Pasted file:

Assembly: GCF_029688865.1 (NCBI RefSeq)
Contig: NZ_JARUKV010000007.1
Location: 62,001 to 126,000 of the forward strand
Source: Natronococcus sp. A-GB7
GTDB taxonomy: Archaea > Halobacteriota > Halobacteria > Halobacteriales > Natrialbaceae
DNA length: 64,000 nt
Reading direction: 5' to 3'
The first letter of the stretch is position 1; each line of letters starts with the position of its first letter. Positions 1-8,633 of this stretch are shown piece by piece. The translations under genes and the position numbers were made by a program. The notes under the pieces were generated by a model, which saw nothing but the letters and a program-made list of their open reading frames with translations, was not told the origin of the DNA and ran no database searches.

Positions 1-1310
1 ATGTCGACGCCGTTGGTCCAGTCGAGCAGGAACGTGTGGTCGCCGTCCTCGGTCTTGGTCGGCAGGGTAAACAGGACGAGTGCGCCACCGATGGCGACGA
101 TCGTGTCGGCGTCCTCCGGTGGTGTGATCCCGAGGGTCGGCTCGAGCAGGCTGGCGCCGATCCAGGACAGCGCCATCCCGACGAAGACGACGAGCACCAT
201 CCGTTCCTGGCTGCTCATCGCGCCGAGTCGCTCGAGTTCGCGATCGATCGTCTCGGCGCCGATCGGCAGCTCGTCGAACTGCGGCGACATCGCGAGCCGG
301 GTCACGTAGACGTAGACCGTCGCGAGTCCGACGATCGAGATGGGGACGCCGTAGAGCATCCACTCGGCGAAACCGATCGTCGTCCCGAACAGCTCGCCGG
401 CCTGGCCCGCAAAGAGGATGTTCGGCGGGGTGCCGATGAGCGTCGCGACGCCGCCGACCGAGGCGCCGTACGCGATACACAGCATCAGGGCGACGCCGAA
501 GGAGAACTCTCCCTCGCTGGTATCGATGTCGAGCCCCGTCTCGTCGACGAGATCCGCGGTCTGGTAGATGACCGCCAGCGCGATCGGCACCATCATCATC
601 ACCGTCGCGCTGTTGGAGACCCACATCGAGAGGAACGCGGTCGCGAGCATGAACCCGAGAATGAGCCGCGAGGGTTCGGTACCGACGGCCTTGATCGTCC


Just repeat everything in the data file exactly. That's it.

Assembly: GCF_029688865.1 (NCBI RefSeq)
Contig: NZ_JARUKV010000007.1
Location: 62,001 to 126,000 of the forward strand
Source: Natronococcus sp. A-GB7
GTDB taxonomy: Archaea > Halobacteriota > Halobacteria > Halobacteriales > Natrialbaceae
DNA length: 64,000 nt
Reading direction: 5' to 3'
The first letter of the stretch is position 1; each line of letters starts with the position of its first letter. Positions 1-8,633 of this stretch are shown piece by piece. The translations under genes and the position numbers were made by a program. The notes under the pieces were generated by a model, which saw nothing but the letters and a program-made list of their open reading frames with translations, was not told the origin of the DNA and ran no database searches.

Positions 1-1310
1 ATGTCGACGCCGTTGGTCCAGTCGAGCAGGAACGTGTGGTCGCCGTCCTCGGTCTTGGTCGGCAGGGTAAACAGGACGAGTGCGCCACCGATGGCGACGA
101 TCGTGTCGGCGTCCTCCGGTGGTGTGATCCCGAGGGTCGGCTCGAGCAGGCTGGCGCCGATCCAGGACAGCGCCATCCCGACGAAGACGACGAGCACCAT
201 CCGTTCCTGGCTGCTCATCGCGCCGAGTCGCTCGAGTTCGCGATCGATCGTCTCGGCGCCGATCGGCAGCTCGTCGAACTGCGGCGACATCGCGAGCCGG
301 GTCACGTAGACGTAGACCGTCGCGAGTCCGACGATCGAGATGGGGACGCCGTAGAGCATCCACTCGGCGAAACCGATCGTCGTCCCGAACAGCTCGCCGG
401 CCTGGCCCGCAAAGAGGATGTTCGGCGGGGTGCCGATGAGCGTCGCGACGCCGCCGACCGAGGCGCCGTACGCGATACACAGCATCAGGGCGACGCCGAA
501 GGAGAACTCTCCCTCGCTGGTATCGATGTCGAGCCCCGTCTCGTCGACGAGATCCGCGGTCTGGTAGATGACCGCCAGCGCGATCGGCACCATCATCATC
601 ACCGTCGCGCTGTTGGAGACCCACATCGAGAGGAACGCGGTCGCGAGCATGAACCCGAGAATGAGCCGCGAGGGTTCGGTACCGACGGCCTTGATCGTCC